A film that sentimentalizes and softens what was clearly a very difficult situation, turning something that should be effective and honest into something that too…
Life, the director Krzysztof Kieslowski once said, is like visiting a cafe: "We're sitting next to strangers. Everyone will get up, leave, and go their own way. And then, they'll never meet again. If they do, they won't realize that it's not for the first time."
On the morning of the day when he won the Academy Award, Dr. Haing S. Ngor was a busy man. Just after dawn, outside the Dorothy Chandler Pavilion, he was clicking off TV interviews, one after another: "A.M. Los Angeles," "Good Morning America." The fans in the bleachers, who had waited all night huddled in their sleeping bags, chanted "Haing! Haing!" He waved to them like a kid at his first prom.
The images in movies are countless, but only a handful have become part of our collective memory. Gene Kelly created one of them by singing in the rain. Delirious with love, he splashed through puddles and twirled his umbrella, he hung from a lamppost and flung open his arms, and sang: "What a glorious feelin'! I'm happy again!"
John Malkovich for Mr. Hyde, yes. But Gary Sinese, surely, for Dr. Jekyll? That's sort of the way the two actors positioned themselves a week or so ago, at a benefit for Steppenwolf Theater. Actors don't often like to talk publicly about their techniques; their typical answer is that they have no idea what they did in a performance, and not a clue about how they did it.
NEW YORK I went to the screening of Oliver Stone's "Nixon" expecting to see Atilla the Hun in a suit and tie. What I saw surprised me as much as anything this unpredictable director has ever done: a portrait of Richard Nixon that inspired a certain empathy for who he was, how he got to the highest place in the land and how he fell from it. The movie does not apologize, nor does it forgive, but it helps us understand. Oliver Cromwell asked that his portrait be painted "warts and all." Nixon had more warts than most, but what Stone has done with his portrait may amaze Nixon's enemies more than his friends.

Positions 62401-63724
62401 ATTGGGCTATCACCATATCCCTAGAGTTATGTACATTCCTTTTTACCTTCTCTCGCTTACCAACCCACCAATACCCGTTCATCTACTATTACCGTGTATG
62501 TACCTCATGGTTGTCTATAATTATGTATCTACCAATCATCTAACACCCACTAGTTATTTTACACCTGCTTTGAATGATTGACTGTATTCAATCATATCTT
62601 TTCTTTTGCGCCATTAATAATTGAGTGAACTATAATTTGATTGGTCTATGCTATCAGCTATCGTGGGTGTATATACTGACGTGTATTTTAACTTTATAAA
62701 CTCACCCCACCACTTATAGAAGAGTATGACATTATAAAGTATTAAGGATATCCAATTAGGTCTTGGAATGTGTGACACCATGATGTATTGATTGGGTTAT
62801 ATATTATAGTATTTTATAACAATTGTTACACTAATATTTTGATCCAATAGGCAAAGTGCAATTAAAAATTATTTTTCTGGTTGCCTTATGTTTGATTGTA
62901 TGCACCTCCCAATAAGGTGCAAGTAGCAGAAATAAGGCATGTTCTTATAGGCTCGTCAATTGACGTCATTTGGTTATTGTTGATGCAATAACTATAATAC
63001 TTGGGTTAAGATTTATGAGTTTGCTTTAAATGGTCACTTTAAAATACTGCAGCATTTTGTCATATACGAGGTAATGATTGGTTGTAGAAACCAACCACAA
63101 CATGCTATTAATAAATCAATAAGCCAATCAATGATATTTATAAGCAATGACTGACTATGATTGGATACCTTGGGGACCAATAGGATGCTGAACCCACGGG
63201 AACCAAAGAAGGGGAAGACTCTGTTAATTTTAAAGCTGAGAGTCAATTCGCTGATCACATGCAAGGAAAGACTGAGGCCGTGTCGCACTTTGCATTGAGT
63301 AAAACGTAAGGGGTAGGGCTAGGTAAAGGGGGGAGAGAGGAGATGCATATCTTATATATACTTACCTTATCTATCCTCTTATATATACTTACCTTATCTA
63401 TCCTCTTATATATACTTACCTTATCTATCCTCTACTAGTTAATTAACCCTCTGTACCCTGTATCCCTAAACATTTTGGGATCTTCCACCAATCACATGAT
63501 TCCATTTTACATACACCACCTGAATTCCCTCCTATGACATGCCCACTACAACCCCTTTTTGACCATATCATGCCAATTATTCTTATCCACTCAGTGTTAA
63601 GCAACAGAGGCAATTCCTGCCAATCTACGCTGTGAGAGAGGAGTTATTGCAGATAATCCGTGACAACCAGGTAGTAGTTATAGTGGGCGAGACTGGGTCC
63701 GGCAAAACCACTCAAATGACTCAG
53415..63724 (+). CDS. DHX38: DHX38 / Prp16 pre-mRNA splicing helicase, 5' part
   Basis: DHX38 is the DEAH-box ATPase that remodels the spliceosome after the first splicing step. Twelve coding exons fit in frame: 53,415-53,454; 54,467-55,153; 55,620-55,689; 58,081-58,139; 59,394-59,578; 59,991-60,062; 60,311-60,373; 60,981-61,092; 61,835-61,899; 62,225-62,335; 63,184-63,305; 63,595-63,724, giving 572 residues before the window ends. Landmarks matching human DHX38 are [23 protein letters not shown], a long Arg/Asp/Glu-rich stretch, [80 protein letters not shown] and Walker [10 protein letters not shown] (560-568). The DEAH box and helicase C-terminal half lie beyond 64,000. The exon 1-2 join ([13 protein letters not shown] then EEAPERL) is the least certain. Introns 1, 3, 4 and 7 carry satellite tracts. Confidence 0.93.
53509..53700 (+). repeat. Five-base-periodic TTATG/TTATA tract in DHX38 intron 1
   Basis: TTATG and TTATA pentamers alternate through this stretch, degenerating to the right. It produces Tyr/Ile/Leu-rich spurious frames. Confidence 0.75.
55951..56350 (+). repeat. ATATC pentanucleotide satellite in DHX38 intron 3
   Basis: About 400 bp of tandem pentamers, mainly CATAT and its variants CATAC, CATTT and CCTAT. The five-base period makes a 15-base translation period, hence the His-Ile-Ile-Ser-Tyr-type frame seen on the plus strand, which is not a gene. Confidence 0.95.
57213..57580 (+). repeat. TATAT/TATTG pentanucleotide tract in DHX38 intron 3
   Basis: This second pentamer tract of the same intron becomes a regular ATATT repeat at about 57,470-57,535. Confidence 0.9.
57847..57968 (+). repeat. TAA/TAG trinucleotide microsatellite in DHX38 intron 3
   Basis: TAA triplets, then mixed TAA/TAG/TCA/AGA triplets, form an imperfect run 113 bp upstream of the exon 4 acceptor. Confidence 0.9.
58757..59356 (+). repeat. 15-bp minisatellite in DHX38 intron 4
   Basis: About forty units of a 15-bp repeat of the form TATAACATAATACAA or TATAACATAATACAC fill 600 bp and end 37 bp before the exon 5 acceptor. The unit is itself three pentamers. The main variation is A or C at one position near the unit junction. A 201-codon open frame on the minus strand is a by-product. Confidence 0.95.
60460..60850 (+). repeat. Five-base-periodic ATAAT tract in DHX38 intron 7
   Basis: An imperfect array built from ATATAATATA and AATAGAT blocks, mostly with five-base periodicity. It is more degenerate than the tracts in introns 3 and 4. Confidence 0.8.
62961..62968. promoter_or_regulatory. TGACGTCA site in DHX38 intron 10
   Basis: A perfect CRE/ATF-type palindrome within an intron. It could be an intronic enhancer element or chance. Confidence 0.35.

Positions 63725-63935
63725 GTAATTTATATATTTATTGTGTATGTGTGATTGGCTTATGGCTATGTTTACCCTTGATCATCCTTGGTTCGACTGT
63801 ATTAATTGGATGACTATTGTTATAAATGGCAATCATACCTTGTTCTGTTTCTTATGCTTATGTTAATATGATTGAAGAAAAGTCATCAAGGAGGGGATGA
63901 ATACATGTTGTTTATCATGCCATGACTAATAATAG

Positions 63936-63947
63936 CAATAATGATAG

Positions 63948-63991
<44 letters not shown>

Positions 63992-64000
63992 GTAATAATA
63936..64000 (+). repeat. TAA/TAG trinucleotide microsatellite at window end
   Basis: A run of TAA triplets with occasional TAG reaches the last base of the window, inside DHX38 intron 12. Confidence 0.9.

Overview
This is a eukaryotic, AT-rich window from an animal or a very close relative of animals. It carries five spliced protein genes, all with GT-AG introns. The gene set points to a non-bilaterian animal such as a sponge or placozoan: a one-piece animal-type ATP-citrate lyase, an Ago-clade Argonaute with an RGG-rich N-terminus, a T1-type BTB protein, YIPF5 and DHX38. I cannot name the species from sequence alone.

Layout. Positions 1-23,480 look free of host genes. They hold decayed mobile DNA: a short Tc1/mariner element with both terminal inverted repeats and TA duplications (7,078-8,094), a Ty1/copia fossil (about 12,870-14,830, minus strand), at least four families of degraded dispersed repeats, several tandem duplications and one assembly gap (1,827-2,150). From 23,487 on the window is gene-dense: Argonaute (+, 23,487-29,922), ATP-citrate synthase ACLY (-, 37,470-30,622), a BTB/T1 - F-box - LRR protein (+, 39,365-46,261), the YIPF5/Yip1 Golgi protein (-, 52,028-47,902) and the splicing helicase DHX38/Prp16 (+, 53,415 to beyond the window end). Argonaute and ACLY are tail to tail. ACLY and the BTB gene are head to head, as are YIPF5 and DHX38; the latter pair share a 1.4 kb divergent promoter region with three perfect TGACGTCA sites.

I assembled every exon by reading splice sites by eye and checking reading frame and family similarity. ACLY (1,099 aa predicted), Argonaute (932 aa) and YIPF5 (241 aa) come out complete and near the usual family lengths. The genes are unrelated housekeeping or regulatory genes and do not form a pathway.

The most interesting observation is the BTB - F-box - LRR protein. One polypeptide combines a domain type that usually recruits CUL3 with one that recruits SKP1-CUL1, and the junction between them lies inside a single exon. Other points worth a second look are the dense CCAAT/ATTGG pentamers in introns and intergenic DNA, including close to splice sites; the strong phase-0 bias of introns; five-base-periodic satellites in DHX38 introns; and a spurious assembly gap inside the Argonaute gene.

Howard Higman, who liked to be part of a good conversation, died last week in Boulder, Colo.
I'm analyzing Jack Nicholson's career for him. He's frowning behind a cloud of cigarette smoke and trying to look interested. We're sitting in a room at the Excelsior Hotel at the Venice Film Festival, the day after the premiere of "The Crossing Guard," his new movie which was directed by his pal Sean Penn. Nicholson plays a man who wants to kill the drunk driver who ran over his little girl. The irony is, he's a drunk, too. It's a very serious picture.
Louis Malle, who died last week at 63, was a director whose movies caused scandal sometimes for their content, sometimes for their style, sometimes for both. The respected French filmmaker, married since 1980 to actress Candice Bergen, died Thursday at their home in Los Angeles, from lymphoma.
Elisabeth Shue played the girlfriend of "The Karate Kid." And the girlfriend who got marooned in time in the second and third "Back to the Future." And the baby-sitter in "Adventures in Babysitting." And Tom Cruise's girlfriend in "Cocktail" (Leonard Maltin wrote: "Shue is cute, but that can't redeem the junior-high-school-level dramatics.") Nothing in her 10-year career to date would even remotely suggest her for the role of a Las Vegas hooker who falls in love with a man who has come to town to drink himself to death.
It's the morning after the world premiere of "Leaving Las Vegas" at the Toronto Film Festival in September, and I am still under the spell of this remarkable film. It stars Nicolas Cage as a man who loses his family and his job, and moves to Las Vegas with the intention of drinking himself to death.